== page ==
• The poster for The Quiet Earth outright spoils the Mind Screw ending of the protagonist being transported to an alien moon (of Saturn?).
  • Multiple VHS covers and the DVD's back cover for Romeo and Juliet (1968) show Juliet's suicide, with Romeo's dead body on the floor in front of her. Still, the ending of Romeo and Juliet is arguably It Was His Sled and a Foregone Conclusion explicitly stated in the opening prologue.
  • The back cover for the 1998 B-Movie Recoil outright mentions the deaths of Ray Morgan's wife and children in its plot synopsis.
  • Royal Rendezvous: At first it looks like James is Cat's primary Love Interest in the film with Rory being a side character, but the film's poster openly features Cat and Rory kissing with James nowhere in sight, making it clear they're the real Official Couple.
  • Rurouni Kenshin: The Beginning's main poster shows Kenshin holding a dying Tomoe in his arms, which happens at the end of the movie.
  • The VHS cover and poster for Short Time pretty much resolve the whole "is he dead?!" aspect of the climax before you even see the opening credits.
  • Some DVD covers for The Sixth Sense show a ghostly-looking Bruce Willis.
  • The Ghanian poster for Starship Troopers spoils the fact that Zander ends up getting his brains sucked out of his skull by the Brain Bug.
  • Narrowly averted with Star Trek III: The Search for Spock. Leonard Nimoy has recounted that as the director he had to push back against the marketing department wanting to put a destroyed Enterprise on the film poster, while he argued that the Enterprise's destruction should be left as a shocking surprise to the audience.
  • Star Wars:
    • The Empire Strikes Back: The poster for the original release (also used for the cover of the Novelization), shows Han and Leia in a romantic clinch. This was a major spoiler in 1980 considering that up until that point the franchise had heavily promoted Luke and Leia as the main romantic pairing in not only the first film, but the first sequel novel and the comics as well; literally no one saw a Han and Leia romance being established.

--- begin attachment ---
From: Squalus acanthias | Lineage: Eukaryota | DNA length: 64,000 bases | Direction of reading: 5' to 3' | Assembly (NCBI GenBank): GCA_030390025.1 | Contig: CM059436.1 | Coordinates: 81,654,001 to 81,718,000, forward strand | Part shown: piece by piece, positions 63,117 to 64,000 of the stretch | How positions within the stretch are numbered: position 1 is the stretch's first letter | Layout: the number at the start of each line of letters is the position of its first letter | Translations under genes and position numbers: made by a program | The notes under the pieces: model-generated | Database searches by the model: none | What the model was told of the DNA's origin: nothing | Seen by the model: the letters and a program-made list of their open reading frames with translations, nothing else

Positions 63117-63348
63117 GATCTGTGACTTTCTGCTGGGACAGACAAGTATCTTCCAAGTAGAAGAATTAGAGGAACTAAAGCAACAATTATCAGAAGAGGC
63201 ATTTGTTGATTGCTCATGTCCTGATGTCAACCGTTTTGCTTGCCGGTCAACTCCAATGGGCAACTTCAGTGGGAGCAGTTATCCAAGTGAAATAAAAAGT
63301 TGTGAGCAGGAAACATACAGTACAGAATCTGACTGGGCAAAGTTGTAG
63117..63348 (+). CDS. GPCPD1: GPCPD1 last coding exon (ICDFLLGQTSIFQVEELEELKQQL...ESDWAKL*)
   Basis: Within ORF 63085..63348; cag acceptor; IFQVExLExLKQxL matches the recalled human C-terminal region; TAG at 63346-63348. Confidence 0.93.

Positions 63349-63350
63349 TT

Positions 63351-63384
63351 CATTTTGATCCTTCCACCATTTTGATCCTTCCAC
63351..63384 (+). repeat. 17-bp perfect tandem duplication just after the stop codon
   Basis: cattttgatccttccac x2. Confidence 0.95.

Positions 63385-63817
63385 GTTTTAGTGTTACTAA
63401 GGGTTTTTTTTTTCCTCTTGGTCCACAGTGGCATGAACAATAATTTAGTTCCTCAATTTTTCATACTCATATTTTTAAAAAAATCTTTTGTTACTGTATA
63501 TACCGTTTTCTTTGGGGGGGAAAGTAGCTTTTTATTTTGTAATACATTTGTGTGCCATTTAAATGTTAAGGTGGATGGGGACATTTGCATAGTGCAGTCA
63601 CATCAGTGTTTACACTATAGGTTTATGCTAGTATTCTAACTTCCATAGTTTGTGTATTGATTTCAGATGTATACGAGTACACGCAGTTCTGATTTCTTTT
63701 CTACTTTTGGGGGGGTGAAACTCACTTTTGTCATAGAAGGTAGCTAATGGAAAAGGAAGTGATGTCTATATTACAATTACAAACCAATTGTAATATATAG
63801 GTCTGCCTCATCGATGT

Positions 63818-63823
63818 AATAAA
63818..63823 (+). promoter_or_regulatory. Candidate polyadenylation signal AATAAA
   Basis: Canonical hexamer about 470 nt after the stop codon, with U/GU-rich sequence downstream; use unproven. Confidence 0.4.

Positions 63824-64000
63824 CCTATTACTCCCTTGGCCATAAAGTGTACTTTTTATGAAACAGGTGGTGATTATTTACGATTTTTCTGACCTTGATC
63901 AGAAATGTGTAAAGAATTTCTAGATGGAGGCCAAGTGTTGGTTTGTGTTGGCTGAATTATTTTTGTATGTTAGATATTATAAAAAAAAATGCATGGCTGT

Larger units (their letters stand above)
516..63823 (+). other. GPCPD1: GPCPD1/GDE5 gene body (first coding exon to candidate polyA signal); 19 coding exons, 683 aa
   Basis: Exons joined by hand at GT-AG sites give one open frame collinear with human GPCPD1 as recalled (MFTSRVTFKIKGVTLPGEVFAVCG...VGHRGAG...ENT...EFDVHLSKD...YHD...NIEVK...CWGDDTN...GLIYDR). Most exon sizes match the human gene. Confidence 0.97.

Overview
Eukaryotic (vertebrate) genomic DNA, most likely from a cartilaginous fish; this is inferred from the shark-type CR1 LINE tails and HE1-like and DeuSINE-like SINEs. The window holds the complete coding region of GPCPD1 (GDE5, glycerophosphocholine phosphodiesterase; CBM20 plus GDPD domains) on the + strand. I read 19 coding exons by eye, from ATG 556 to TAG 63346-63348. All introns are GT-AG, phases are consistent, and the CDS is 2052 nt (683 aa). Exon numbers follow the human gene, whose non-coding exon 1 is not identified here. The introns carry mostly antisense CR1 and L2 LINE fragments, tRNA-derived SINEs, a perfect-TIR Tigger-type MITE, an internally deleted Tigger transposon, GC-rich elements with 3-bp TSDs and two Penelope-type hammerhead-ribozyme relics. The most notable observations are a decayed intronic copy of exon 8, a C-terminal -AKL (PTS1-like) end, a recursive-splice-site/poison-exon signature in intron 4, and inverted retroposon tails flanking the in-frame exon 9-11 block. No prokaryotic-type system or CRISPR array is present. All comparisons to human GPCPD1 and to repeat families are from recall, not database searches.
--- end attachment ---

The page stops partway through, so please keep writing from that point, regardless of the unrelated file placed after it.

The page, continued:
• The Force Awakens: While not a major spoiler, the back cover of the Blu-rays, plus the 2019 re-release cover, shows the appearance of Luke Skywalker, who is not revealed until the final scene of the film.
  • Terminator
    • Terminator 2: Judgment Day, most covers will just show Arnold Schwarzenegger's character on a motorbike and that led most audiences into believing he is the villain like the first movie. The Japanese cover, on the other hand shows T-1000 in all his metallic glory and a common American cover shows Arnie in front of Sarah and John holding out a protective arm while Robert Patrick looks on evilly in the background, this along with a spoiling trailer makes it hard to miss the The Reveal that Arnie is actually the hero in this one.
    • Terminator Genisys is much, much worse when it comes to spoilers as not only did the second trailer reveal John Connor is actually a Terminator, but the poster displayed it shamelessly.
  • The Thirteenth Floor: The poster spoils the major reveal of the film, namely that the main character and everyone he knows are living Inside a Computer System.